Home made large 7 segment LED display

As you may recall, I had a post on the large (10 cm or 4″) 7 segment display earlier, when I made one for the escape room countdown timer. That was a fun project which did exactly what it was asked to do.

There were two little issues with it however. First, it was a 12 volt display, requiring a separate power supply. Second, the system is a common anode display as opposed to the more common one that has a common cathode for the segments. These two requirements also dictated the selection of the shift register. It had to work on common anode, and be capable of passing 12 volts.

The chip of choice in that project was the MAX7219 as discussed in the post above. It wasn’t as easy to find as the ubiquitous 74HC595, which is supplied in Arduino starter boxes and costs mere cents if purchased separately. MAX7219 is also more expensive. Both of these shift registers have a footprint that works fine with basic breadboards.

As for the LEDs I thought to use the red 5V units which cost you next to nothing and can be sourced anywhere. These have a diameter of 5mm, and when I made the 3D printed 7 segment base, I provided 21 holes in it, ready to be plugged with LEDs. All you need to do is to solder the anodes of the three LEDs in each segment together, then the cathodes too. The anodes of each segment will then be given a male jumper wire, but all cathodes are connected together and finally solder in a male jumper to provide the common ground to all LEDs.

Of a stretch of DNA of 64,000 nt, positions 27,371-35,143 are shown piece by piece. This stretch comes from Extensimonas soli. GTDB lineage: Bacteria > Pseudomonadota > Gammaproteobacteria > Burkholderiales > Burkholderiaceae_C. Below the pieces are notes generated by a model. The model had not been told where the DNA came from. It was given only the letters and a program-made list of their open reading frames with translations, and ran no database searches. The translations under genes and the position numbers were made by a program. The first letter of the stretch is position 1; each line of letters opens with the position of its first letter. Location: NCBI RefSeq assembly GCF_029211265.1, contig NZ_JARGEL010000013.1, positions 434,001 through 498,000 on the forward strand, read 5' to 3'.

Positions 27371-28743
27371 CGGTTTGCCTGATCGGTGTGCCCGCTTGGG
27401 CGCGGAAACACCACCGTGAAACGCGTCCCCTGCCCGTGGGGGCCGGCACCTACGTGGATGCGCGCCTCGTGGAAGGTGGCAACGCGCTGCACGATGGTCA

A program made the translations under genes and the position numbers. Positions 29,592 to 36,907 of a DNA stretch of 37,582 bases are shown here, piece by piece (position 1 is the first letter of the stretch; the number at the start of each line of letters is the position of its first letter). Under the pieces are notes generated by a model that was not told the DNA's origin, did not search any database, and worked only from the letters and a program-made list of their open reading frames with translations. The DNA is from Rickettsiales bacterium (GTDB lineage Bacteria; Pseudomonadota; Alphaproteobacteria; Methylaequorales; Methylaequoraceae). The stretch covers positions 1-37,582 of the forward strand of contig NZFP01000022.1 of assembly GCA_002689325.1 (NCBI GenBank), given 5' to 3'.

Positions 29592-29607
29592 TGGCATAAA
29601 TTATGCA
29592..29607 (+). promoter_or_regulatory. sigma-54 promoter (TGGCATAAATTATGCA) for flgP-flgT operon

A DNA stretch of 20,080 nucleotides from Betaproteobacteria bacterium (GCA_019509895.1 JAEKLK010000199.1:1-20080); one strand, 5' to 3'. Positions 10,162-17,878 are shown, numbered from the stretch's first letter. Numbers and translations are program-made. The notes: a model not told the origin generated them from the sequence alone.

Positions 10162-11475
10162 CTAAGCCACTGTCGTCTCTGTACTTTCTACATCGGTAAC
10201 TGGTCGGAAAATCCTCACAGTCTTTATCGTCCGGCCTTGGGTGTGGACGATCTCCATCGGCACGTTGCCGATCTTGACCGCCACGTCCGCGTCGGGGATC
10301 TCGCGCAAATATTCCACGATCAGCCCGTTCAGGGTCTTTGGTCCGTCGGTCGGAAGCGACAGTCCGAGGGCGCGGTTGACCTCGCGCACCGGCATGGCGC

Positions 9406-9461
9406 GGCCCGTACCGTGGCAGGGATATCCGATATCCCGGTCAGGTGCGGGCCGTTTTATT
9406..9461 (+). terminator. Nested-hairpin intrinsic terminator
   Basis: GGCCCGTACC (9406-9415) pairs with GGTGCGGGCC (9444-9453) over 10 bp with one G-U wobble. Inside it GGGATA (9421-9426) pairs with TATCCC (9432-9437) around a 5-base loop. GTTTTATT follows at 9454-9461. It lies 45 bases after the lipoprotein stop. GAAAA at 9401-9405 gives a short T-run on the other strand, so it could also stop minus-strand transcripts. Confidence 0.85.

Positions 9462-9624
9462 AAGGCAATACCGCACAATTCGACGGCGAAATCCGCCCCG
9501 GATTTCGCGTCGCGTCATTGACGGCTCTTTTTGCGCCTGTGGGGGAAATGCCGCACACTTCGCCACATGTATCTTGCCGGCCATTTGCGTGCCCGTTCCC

The base

The base can be printed on any 3D printer. It is a STL file that can also be cut out of plywood if you have access to one. I use PLA material but it plays no role. Layer height ban be as high as 0.3mm with infill set at 10%.

As there are no stresses whatsoever for the print to withstand, a quick print setting will do nicely. There is also a stand for the four display units, but that requires a wide printer. I will provide a small stand for printing one for each display.

Get the STL file here.

The wiring of one shift register

Each 74HC595 has 16 pins. The unit has a notch to identify the installation direction. When the notch is pointing up, the pins are counted counterclockwise, starting at 1 and ending with 16 on the top of the right side.

Pins of the 74HC595

Display pin 0, which in this device corresponds to the top segment or A, is pin 15 on the 74HC595. This is somewhat counterintuitive in my mind, but the manufacturer is unlikely to accommodate me in this and redesign the chip.

Segments identified

Pins 1 to 7 correspond to the other segments, with the 7 being the decimal point. As I will use a separate Arduino pin for decimals and another for displaying a colon between two displays, you can leave the shift register pin Q7 disconnected.

The VCC pins 10 and 16 are for voltage, OE and Gnd pins 8 and 13 for ground. That leaves four special pins to connect. In my application, these are the data in pin, clock pin, latch pin, and data out pin. Data in is Arduino’s pin 11, clock pin is 13, and latch pin is 12.

Think of the latch pin as a lock on the door. When it is pulled high, the door to the data pin is open, and the clock pin times the transfer of one byte of data. Then the latch pin is pulled down, and the door closes, resulting in the pins of the shift register being high or low as a result of the byte sent in.

For example, sending 01011010 to the shift register gives you the number 2 on your display. I use the magnificent library ShiftRegister74HC595 to manage the digits, but more on that later.

Soldering the LEDs

A word of caution: LEDs don’t take heat too well. When you are soldering, try to be quick when the soldering iron touches the LED pins, but apply enough heat to avoid cold joints.

I took three LEDs and pushed them in the holes, with the anodes, or longer pins, facing away from the center of the base, and cathodes pointing towards the center.

The top soldering job is the one referred to in the text